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Violence Against Women on the Internet

Campus Sexual Assault Policies
(opens: 4.16.02)
(opens: 4.23.02)
Sex Trafficking
(opens: 4.30.02)
The Internet as a Site of Resistance
(opens: 5.7.02)
(opens: 5.14.02)
NOTE: Modules will launch by 5 p.m. U.S. Eastern time on the date listed.


The International Sex Trade and the Internet:
Partners in Crime

This module was composed by Stacey Dershewitz with Brina Milikowsky

"The sex industry markets precisely the violence, the practices of subordination that feminists seek to eliminate from the streets, workplaces, and bedrooms."
-Sheila Jeffreys, (1997) The Idea of Prostitution

At the dawn of the 21st century, new information and communication technologies have combined with racism, sexism, and capitalism to escalate the sexual exploitation of women and girls worldwide. The rise of the Internet has contributed to the exponential growth of one arena of exploitation in particular: the sex industry. Over the past ten years, the Internet has emerged as the premier forum of the international sex trade. All over the world, men can now buy, sell, or view women from the comfort of their own homes. With the click of a button, they can access live sex shows, strip clubs, interactive pornography, and mail-order bride catalogues, or enter discussions about the best ways to purchase prostitutes, sex slaves, and pornography. Lest it be thought otherwise, this relationship is not one-sided; the Internet has benefited immensely from the growth of the sex industry. Although hi-tech industry representatives tend to downplay the ties between the sex trade and the Web, the sex industry has fueled technological innovation and e-commerce, and has financially supported nearly all of the largest Internet Service Providers (ISPs) and search engines.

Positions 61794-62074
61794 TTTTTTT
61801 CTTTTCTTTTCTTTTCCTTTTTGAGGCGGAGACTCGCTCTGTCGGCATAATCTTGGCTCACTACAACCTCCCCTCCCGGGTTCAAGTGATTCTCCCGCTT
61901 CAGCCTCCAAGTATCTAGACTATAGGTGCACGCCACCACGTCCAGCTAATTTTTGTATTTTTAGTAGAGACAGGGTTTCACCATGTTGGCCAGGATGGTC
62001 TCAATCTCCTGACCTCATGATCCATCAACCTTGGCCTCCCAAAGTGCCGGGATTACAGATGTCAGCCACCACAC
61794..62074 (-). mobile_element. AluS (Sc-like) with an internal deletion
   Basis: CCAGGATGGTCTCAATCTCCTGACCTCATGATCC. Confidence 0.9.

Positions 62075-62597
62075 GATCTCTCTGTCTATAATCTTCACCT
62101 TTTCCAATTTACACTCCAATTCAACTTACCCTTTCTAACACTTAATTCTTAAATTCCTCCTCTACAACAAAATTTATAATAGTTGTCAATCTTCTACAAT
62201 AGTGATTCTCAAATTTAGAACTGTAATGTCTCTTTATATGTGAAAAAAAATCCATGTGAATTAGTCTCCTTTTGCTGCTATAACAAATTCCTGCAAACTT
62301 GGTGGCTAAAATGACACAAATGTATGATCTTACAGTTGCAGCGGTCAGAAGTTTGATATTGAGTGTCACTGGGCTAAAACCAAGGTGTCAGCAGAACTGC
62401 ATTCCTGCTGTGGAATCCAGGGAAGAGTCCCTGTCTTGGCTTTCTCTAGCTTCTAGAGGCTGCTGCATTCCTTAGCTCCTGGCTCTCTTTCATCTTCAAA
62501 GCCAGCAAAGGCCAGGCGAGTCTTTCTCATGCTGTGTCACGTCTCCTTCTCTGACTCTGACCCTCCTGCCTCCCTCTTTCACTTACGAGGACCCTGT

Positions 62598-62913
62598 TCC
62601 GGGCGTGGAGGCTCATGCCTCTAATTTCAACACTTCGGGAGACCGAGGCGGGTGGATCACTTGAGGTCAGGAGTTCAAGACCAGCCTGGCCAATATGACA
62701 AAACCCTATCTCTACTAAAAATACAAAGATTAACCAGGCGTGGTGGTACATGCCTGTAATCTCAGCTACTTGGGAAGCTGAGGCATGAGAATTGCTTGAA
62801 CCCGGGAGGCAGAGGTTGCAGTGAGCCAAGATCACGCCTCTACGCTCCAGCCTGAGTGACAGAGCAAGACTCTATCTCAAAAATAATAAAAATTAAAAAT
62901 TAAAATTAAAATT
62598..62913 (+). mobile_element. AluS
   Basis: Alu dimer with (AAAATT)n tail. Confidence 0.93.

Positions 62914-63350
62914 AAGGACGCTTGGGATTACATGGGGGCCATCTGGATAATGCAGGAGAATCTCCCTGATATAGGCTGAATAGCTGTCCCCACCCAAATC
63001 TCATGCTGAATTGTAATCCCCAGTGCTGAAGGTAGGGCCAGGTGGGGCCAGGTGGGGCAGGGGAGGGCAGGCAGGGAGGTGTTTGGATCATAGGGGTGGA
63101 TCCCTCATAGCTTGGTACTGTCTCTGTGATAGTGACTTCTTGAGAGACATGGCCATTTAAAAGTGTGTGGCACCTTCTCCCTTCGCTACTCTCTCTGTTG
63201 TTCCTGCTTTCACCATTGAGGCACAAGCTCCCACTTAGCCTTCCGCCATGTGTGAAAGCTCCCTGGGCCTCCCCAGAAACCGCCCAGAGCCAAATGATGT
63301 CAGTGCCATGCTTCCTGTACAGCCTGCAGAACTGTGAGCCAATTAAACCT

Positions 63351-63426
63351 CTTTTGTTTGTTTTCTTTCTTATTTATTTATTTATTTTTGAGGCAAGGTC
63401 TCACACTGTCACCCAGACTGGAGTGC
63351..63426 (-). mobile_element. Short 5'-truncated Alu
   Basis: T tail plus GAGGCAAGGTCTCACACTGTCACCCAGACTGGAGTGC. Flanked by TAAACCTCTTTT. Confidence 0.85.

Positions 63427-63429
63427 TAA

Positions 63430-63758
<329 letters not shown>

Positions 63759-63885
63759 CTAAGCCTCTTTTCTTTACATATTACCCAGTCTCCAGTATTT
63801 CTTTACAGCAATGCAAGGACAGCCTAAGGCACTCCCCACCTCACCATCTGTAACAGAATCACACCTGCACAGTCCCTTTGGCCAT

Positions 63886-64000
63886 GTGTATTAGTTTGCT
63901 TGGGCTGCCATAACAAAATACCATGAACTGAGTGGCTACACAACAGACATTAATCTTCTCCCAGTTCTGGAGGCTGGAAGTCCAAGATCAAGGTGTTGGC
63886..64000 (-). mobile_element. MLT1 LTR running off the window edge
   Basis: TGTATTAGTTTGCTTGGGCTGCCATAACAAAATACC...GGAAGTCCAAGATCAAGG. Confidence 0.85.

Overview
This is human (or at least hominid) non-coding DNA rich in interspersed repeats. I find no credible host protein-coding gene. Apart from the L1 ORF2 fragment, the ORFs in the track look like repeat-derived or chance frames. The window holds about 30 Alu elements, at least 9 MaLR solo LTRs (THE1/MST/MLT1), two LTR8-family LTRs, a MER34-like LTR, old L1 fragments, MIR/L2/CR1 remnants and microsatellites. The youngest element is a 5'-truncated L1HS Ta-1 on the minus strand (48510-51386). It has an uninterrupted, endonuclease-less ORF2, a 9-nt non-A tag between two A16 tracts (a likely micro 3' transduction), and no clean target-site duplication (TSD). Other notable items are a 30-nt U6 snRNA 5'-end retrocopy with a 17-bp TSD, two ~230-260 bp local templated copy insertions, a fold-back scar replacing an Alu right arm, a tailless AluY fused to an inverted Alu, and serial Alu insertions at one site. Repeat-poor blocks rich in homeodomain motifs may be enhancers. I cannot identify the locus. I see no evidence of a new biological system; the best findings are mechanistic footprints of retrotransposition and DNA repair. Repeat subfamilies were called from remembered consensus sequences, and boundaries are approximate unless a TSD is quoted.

This module will explore the symbiotic relationship between the Internet and the international sex industry. Part One will provide an overview of the sex trade with special focus on the scope of the problem, the history of the industry, and the macro-level economic and social factors that fuel its growth. Part Two will closely examine the interdependence of the Internet and the international sex trade, using Donna Hughes' "Welcome to the Rape Camp: Sexual Exploitation and the Internet in Cambodia" as a case study. It will look at how the Internet has facilitated, accelerated, and normalized the sexual exploitation of women and girls, how the sex industry has enhanced the development and profitability of the Internet, and the devastating impact this joint growth has had on women and girls. In addition, it will discuss how local and international laws and policies have failed to curb the demand for trafficked women and have tended to punish those who have been victimized by the sex trade rather than those who control it. Part three will focus on the brighter side of the Internet; specifically, it will examine how groups and communities have been using technology to combat trafficking and explore options for and objections to regulating the Web's content .



Part I: Sexual Slavery in the 21st Century: An Overview

A. Scope of the Problem: A Worldwide Epidemic

B. Fueling the Trade: Globalization, Capitalism, Sexism and Racism

C. Case Study: The Phillippines: Misogyny, Microeconomics, Migration and Mistreatment


Part II: The Internet and the Sex Industry

A. The Explosion of the Internet Sex Industry and its Victims

B. The Growth of the Internet

C. Case Study: "Welcome to the Rape Camp"


Part III: Using the Internet to Fight the Global Trafficking and Sexual Exploitation of Women

A. The Online Movement


Part IV: Discussion Questions





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